Since 2003, thousands of tabletop role playing games, miniatures, box sets, cards, fanzines, comic books and more have made up the Edwin and Terry Murray Collection of Pulp Culture at the David M. Rubenstein Rare Book & Manuscript Library at Duke University, one of few such collections in the world and the largest in the Southeastern U.S.
Role-Playing Games on Display!
Wednesday evenings at the Philadelphia Museum of Art special events are organized from 5:00 pm until 8:00 pm, and this past Wednesday the evenings theme was “Game Night“. Several game stations were set-up around the museum with games such as Jenga, Scrabble, Operation, Clue, Carcassonne, Sorry!, and several others (though I wish there were some more “non-standard” games selected!), a Clue themed drawing session with the model’s dressed as the characters from the iconic board game, and “Investigators”, a live action puzzle game created by Plain Sight Game Co.
Interactive Entertainment at the Philadelphia Museum of Art
So you’ve caught up on all the latest Nerdarchy videos at YouTube, and you’ve watched everything available from sr2joker, aFistfulofDice, Tabletop Gaming with Juce, and your other favorite tabletop gaming-related YouTube channels. Still, you want more. There have to be other channels out there providing helpful and fun videos for the tabletop nerd in all of us.
Below are some of the non-gaming YouTube channels I have found helpful as a player, a game master, and as a fantasy writer, and a few channels that are merely fun and could be enjoyed by all nerds. By no means should this be considered a comprehensive listing, so if I leave out one of your favorites, it is not meant as a slight. For that matter, if you’ve got a favorite channel, by all means tell us about it in the comments.
Swords, swords and more swords
Unless one has been living under a digital rock the last couple of years, it is nearly impossible to not have heard of Amazon Prime. For only $99 dollars a year, Amazon offers unlimited watching of thousands of TV shows and movies, free two-day shipping on more than 20 million items for sale, unlimited music streaming and photo storage, early access to special Amazon Lightning Deals, and the ability to borrow one e-book a month from among 800,000 available e-books in the Kindle Owner’s Lending Library. Perhaps best of all, there is a free 30-day trial period. Then there is the fact Amazon Prime is available through numerous digital devices, from computers to tablets to smart phones, game consoles, set top boxes, Blu-ray players and more.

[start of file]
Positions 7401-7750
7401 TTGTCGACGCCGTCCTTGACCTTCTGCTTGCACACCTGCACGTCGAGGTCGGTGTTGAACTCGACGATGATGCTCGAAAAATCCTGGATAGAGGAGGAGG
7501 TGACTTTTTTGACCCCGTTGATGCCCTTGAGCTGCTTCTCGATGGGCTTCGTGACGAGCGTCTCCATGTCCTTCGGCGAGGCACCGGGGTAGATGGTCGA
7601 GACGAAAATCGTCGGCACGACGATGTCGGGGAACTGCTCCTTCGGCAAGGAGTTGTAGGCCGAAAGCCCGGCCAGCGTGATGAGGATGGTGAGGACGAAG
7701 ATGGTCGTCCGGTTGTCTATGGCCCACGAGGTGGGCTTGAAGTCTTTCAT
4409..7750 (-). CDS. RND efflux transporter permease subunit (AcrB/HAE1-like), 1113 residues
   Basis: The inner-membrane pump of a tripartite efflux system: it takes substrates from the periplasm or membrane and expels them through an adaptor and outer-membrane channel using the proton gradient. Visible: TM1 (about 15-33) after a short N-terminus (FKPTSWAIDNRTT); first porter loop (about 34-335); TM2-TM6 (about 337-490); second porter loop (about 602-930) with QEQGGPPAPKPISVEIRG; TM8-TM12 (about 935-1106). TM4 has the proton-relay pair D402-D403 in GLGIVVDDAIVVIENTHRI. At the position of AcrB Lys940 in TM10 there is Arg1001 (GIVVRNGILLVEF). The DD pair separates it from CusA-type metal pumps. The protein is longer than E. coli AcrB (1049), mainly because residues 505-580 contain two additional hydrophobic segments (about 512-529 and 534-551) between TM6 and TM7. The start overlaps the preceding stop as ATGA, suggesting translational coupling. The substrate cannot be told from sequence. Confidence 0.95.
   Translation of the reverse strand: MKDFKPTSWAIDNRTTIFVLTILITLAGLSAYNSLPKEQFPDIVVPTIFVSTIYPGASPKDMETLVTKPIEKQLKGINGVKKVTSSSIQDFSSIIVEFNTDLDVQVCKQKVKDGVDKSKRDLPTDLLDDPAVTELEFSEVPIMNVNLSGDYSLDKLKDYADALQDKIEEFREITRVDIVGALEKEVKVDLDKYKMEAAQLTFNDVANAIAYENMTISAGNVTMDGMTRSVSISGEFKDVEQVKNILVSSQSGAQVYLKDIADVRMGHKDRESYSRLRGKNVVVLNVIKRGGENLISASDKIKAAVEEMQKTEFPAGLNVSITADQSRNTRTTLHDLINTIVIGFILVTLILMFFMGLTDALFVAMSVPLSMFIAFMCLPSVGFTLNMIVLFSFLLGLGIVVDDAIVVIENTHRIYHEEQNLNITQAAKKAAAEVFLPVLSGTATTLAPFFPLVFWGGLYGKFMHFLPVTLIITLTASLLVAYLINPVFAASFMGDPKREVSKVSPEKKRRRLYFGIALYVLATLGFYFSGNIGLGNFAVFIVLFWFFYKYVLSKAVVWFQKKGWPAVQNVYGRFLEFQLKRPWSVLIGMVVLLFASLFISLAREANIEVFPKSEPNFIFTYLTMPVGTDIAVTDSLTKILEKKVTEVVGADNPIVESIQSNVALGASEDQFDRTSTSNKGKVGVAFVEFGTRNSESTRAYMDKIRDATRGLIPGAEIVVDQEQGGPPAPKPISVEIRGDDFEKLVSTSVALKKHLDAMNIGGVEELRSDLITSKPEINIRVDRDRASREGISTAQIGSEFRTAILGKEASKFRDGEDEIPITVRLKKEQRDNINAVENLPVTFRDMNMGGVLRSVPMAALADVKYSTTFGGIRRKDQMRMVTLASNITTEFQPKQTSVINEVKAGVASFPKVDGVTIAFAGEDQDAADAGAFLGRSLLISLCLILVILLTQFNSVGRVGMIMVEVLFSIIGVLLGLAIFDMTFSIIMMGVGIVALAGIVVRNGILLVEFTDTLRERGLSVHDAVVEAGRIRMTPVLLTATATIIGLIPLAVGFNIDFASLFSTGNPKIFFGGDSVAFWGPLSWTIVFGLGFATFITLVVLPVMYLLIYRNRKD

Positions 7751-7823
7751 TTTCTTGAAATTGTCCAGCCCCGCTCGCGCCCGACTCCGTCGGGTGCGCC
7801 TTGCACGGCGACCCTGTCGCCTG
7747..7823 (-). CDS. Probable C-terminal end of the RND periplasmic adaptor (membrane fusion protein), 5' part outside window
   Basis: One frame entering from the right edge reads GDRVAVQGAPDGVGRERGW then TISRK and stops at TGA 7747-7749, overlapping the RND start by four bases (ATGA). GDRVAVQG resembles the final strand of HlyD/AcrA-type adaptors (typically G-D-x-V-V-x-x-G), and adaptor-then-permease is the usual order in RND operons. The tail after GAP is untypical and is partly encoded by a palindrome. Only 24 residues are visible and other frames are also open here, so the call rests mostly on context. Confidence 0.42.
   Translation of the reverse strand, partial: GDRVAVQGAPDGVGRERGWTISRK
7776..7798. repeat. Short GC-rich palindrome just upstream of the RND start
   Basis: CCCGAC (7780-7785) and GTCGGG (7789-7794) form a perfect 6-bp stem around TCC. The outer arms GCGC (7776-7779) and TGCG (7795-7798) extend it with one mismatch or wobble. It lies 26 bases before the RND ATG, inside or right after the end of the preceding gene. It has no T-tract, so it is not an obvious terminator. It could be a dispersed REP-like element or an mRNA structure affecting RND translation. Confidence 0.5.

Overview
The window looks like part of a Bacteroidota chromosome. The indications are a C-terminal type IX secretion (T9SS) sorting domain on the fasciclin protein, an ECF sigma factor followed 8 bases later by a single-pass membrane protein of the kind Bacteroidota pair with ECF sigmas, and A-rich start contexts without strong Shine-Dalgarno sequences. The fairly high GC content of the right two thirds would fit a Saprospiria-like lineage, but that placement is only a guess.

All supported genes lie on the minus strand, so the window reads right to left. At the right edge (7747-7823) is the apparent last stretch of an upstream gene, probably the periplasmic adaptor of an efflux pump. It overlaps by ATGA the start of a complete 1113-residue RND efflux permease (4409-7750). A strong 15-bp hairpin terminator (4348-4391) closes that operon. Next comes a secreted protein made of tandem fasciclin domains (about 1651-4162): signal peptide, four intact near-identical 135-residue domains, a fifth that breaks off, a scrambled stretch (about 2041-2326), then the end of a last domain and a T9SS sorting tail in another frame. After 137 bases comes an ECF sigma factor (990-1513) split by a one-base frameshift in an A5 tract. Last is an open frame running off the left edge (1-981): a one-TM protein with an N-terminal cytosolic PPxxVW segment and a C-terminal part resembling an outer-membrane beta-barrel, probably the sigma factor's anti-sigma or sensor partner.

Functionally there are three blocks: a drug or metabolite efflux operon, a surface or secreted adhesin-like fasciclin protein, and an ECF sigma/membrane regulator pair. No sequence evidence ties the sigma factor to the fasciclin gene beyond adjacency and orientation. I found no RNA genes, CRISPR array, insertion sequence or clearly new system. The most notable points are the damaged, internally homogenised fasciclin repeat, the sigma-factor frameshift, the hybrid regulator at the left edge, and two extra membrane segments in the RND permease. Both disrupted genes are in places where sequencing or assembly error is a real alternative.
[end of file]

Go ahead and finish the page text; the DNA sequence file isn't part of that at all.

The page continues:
All that sounds great, but what does it mean for the nerd crowd?
Get Amazon Prime for All the Nerdy TV Shows
A while back Nerdarchy shot a video on the types of activities and things that we have done, or could do, that brought our lives a bit closer to those of an adventurer in D&D. One of the prolific writers in our comment section is a...
This is the intro article for Jewelry and Metalworking for Nerdarchy's new video series, Nerd Craft. The Nerd Craft playlists are where all of the eager crafters and makers can come over to gain information and see instructions on the creation of all types of nerdy...
So probably many of our regular readership would much rather be reading “Wheel of Time” than reading about how I spent my time crafting a spinning wheel, but to those interested in the fine art of nerd craft, please do read on. If you’ve been following my take on the Grimm’s Fairy Tale of Rumplestiltskin I’ve been chipping away at, you may have seen this piece in the background of a shot already.
Hey Nerdarchists, I’m still working the next dimensional illustration (sadly this weekend was jam-packed with shooting videos and gaming- I know, you weep for me right?), but I figured I spend the time to show-off some of the miniature crafting I did for the last shoot in a lil segment I’d like to call “Nerd Craft“. The main set pieces were a throne and a crown worn by the king figure.